Prior to the advent of localized marketing, three key technological “disruptions” changed how marketers market: Broadcast television, the Internet, and smartphone/mobile computing.
Marketing, before the 1950s, was conducted locally with a reach that did not surpass local newspapers and radio at a limited level. This was followed with broadcast television, enabling marketers messages to gain national attention and with significantly increased “efficiency and consistency,” notes StreetFightMag. Broadcast television enabled a new technology that introduced the notion of national “brand marketing” sending a single message to tens of millions of consumers who were watching their televisions simultaneously. McDonald’s, The Home Depot, and Coca-Cola are three such examples of nationally recognized brands.
The Internet, or World Wide Web, arrived at the consumer level in the mid-1990s and enabled a new technology that, again, changed the marketing landscape, according to StreetFightMag. The Internet gave birth to digital marketing; first with web pages and soon, display advertising, search engine optimization (SEO), and paid search capabilities. This was followed with social media, including blogs, Facebook, and Twitter.
Digital marketing, a two-way medium, also allows marketers increased control, such as providing a deeper understanding about their audiences. On the downside, digital marketing is strongly connected to a physical location, such as a desktop computer, which limited its audience to individuals who could afford these devices, StreetFightMag points out.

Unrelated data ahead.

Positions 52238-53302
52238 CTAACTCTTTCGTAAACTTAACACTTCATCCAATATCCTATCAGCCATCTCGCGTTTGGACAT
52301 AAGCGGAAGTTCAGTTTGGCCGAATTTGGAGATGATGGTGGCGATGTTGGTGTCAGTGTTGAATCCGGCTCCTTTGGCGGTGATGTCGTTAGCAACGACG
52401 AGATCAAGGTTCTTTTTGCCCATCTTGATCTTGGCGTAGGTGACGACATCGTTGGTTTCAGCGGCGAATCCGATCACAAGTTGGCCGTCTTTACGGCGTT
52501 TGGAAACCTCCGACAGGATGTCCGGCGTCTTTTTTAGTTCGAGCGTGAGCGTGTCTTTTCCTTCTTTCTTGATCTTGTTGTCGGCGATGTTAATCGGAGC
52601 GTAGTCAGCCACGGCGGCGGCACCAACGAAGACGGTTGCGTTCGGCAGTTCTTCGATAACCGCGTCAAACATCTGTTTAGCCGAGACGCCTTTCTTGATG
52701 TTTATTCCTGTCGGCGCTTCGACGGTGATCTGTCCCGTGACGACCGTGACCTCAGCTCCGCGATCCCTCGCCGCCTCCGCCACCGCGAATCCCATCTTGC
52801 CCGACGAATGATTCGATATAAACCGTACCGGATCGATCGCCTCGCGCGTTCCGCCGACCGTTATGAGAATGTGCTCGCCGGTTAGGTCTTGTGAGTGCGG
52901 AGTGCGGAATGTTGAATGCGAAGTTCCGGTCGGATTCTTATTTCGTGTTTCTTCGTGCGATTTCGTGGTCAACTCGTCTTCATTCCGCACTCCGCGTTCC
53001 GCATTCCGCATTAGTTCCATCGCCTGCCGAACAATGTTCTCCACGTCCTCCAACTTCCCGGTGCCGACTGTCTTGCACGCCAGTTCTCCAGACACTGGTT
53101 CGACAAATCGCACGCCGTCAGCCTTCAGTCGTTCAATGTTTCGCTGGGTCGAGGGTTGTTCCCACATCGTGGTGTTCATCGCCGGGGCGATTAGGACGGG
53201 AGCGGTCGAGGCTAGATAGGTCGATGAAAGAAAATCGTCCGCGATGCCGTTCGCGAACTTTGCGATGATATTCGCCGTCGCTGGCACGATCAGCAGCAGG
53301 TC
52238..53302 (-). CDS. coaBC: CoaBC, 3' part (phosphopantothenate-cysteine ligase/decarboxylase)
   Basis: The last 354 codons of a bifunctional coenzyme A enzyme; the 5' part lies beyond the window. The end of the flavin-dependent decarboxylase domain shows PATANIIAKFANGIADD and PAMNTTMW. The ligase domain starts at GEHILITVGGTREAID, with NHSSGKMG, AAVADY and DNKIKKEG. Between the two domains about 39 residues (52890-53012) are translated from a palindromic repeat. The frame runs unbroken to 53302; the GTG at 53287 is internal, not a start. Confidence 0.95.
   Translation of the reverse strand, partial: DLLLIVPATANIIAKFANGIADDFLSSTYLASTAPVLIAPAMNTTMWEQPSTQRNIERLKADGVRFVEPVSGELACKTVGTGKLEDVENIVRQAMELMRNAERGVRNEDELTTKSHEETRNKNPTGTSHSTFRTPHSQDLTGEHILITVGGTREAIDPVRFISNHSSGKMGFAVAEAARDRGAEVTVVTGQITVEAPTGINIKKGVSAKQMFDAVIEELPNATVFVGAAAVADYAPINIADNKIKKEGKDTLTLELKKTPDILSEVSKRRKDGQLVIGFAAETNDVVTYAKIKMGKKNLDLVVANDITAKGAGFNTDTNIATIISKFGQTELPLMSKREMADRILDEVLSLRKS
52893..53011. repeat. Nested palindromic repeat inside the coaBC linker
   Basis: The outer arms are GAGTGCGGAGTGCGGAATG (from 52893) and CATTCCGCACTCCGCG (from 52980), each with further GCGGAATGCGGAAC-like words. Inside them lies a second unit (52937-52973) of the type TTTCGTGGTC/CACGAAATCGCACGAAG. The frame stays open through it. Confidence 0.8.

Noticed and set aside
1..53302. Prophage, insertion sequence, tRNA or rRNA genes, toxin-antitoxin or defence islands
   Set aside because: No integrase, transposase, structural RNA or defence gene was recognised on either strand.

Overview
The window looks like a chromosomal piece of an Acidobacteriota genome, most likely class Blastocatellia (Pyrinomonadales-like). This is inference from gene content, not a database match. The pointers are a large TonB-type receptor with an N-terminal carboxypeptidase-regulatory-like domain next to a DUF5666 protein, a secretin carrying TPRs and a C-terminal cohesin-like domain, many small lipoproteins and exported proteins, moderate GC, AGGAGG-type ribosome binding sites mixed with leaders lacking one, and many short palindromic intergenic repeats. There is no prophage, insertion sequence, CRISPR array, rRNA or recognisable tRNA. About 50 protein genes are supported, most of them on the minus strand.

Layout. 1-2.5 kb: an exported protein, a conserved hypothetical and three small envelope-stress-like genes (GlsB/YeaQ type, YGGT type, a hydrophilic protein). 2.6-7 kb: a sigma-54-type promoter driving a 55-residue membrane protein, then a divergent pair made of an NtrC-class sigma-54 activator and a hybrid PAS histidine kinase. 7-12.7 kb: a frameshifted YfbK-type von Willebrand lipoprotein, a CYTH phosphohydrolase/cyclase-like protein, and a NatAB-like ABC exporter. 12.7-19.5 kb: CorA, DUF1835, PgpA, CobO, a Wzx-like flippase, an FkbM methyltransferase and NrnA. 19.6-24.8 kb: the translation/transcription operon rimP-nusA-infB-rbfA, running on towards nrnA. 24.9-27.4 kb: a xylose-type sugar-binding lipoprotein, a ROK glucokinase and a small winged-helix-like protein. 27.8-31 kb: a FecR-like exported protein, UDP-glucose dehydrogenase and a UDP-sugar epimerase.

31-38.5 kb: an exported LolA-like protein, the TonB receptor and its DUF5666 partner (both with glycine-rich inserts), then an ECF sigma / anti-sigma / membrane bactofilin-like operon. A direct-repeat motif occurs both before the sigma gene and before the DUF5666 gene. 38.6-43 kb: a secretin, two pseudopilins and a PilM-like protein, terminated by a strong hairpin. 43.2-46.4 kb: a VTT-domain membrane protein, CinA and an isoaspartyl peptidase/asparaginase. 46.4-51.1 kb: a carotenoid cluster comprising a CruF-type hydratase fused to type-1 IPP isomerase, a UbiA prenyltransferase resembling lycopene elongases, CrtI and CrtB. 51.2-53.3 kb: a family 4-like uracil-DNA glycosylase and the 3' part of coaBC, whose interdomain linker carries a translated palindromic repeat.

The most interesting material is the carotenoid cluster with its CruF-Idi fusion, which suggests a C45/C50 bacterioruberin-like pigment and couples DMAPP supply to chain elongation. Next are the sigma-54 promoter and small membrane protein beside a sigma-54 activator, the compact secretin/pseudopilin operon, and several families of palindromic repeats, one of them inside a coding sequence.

Today, we have iOS and Android devices, providing, as part of the devices many offerings, mobile marketing technology. “Just as television didn’t mark the dawn of TV marketing and the internet didn’t trigger the era of internet marketing, mobile marketing is not what you get from mobile computing. It’s only part of it,” says Rob Reed, Founder of MomentFeed.
The smartphone revolution has made localized marketing inimitable in a number of ways and greater changes are coming. For now, smartphones are location-aware—reaching consumers at any given time—and increasing consumer expectation for increased marketing relevance. The devices are also associated with massive projected growth. Global smartphone use is expected to grow from today’s 2.6 billion consumers to 6.1 billion by 2020. But marketers should be aware that most—90 percent—of all commerce continues to occur offline in physical locations.
According to Mr. Reed, “Mobile is an enabling technology. Mobile is a meta-channel that transcends every medium including TV, print, radio, web, outdoor, in-store, social, and search because consumers are ‘mobile’ on a persistent basis.” Mr. Reed reminds us that, mobile is “the enabling technology for localized marketing” that marketers at the national and global level are beginning to use.
StreetFightMag; Why All Brands Need to Prepare for the Localization of Marketing; July 9, 2015; by Rob Reed; http://streetfightmag.com/2015/07/09/why-all-brands-need-to-prepare-for-the-localization-of-marketing/